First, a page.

Sant'Orso had originally a single hall, delimited by a semicircular apse. It was entirely rebuilt during the 9th century, during the Carolingian age. Later, bishop Anselm of Aosta further renovated the church, introducing a basilica plan with three naves with wooden trusses. These were replaced by Gothic cross vaults in the 15th century.
The church has a nave and two aisles divided by quadrangular pillars.
The vault was rebuilt in the 15th century. Fragments of a Romanesque series of paintings are preserved in good condition in the space between the current vault and the original ceiling. These portray scenes from the New Testament as well as a martyrdom. Stylistically they resemble the bright colours and strongly marked outlines of some of the frescoes at the Galliano Basilica near Cantù. In the right aisles is a chapel houseing the altar of St. Sebastian, also with frescoes (15th century).
The cloister has historiated capitals depicting the life of Ursus. 37 of the 42 original capital remains: they were originally in white marble, though now they mostly appear in dark gray color aftery they were washed with ash paint.
The quadrangular-plan bell tower, dating to 989, has kept some the lower 15 metres of the original medieval structure. The present structure, in Romanesque style, dates to the 12th century, and has a total height of 44 metres.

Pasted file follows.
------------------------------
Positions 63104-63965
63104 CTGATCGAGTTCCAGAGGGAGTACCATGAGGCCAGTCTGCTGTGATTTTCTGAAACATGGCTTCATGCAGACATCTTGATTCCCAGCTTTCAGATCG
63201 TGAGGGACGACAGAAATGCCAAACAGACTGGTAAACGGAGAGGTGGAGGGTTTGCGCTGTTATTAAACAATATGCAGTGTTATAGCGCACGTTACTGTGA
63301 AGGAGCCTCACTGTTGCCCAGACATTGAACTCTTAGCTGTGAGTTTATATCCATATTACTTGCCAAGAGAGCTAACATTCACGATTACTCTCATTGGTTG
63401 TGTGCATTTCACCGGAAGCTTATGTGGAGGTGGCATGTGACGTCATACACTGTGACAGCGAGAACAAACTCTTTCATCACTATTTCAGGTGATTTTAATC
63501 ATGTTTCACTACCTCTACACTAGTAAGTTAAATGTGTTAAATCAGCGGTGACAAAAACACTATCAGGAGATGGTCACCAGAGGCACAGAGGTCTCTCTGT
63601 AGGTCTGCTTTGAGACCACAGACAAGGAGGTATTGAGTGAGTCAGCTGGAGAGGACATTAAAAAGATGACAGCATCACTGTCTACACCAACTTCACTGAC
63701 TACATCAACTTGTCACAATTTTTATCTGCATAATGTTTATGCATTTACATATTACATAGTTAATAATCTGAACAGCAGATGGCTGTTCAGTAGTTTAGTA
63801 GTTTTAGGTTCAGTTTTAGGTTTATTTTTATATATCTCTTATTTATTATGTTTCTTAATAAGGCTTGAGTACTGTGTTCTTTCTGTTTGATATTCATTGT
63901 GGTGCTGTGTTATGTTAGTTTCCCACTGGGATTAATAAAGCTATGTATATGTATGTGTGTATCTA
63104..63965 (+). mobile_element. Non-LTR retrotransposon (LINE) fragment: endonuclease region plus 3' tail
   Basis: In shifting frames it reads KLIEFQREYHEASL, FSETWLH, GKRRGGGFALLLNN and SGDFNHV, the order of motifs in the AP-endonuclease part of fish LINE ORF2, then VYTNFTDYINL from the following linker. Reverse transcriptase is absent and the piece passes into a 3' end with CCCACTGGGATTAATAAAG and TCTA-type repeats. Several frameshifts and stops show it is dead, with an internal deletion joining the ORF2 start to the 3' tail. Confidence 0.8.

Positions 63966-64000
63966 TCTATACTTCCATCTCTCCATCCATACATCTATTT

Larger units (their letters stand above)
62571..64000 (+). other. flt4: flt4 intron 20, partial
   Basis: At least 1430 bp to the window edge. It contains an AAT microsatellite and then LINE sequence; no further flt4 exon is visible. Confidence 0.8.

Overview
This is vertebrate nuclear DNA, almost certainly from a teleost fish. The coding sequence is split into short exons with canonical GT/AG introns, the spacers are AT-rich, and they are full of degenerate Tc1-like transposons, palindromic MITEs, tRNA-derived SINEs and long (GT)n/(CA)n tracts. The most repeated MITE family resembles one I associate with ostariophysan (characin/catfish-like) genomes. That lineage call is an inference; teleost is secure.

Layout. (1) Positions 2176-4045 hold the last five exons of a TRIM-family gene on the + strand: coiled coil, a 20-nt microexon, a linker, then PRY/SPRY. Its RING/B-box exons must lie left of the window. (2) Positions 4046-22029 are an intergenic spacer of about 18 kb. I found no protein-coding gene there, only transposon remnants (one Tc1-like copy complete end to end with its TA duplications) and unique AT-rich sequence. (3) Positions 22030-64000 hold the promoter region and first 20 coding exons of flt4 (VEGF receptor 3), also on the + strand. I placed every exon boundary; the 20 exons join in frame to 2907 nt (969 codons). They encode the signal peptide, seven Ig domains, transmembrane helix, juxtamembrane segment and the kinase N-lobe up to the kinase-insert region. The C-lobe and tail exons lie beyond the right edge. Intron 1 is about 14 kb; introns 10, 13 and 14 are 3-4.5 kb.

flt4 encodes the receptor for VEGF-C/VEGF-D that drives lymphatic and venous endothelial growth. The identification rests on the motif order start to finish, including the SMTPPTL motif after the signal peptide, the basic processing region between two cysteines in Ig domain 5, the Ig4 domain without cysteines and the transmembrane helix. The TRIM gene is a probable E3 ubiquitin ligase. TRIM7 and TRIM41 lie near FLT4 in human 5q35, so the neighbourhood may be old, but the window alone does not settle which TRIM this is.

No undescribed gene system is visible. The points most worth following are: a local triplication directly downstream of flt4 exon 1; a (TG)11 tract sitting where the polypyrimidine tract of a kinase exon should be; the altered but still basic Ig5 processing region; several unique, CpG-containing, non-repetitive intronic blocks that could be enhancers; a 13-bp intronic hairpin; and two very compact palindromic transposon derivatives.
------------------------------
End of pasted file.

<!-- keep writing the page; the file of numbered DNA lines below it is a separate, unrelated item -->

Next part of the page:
The church is home to numerous missals and reliquaries, including the relics of Ursus, which rest in the crypt. It also holds the relics of Saint Gratus of Aosta.References:
Easter Aquhorthies stone circle, located near Inverurie, is one of the best-preserved examples of a recumbent stone circle, and one of the few that still have their full complement of stones. It consists of a ring of nine stones, eight of which are grey granite and one red jasper. Two more grey granite stones flank a recumbent of red granite flecked with crystals and lines of quartz. The circle is particularly notable for its builders' use of polychromy in the stones, with the reddish ones situated on the SSW side and the grey ones opposite.
The placename Aquhorthies derives from a Scottish Gaelic word meaning 'field of prayer', and may indicate a 'long continuity of sanctity' between the Stone or Bronze Age circle builders and their much later Gaelic successors millennia later. The circle's surroundings were landscaped in the late 19th century, and it sits within a small fenced and walled enclosure. A stone dyke, known as a roundel, was built around the circle some time between 1847 and 1866–7.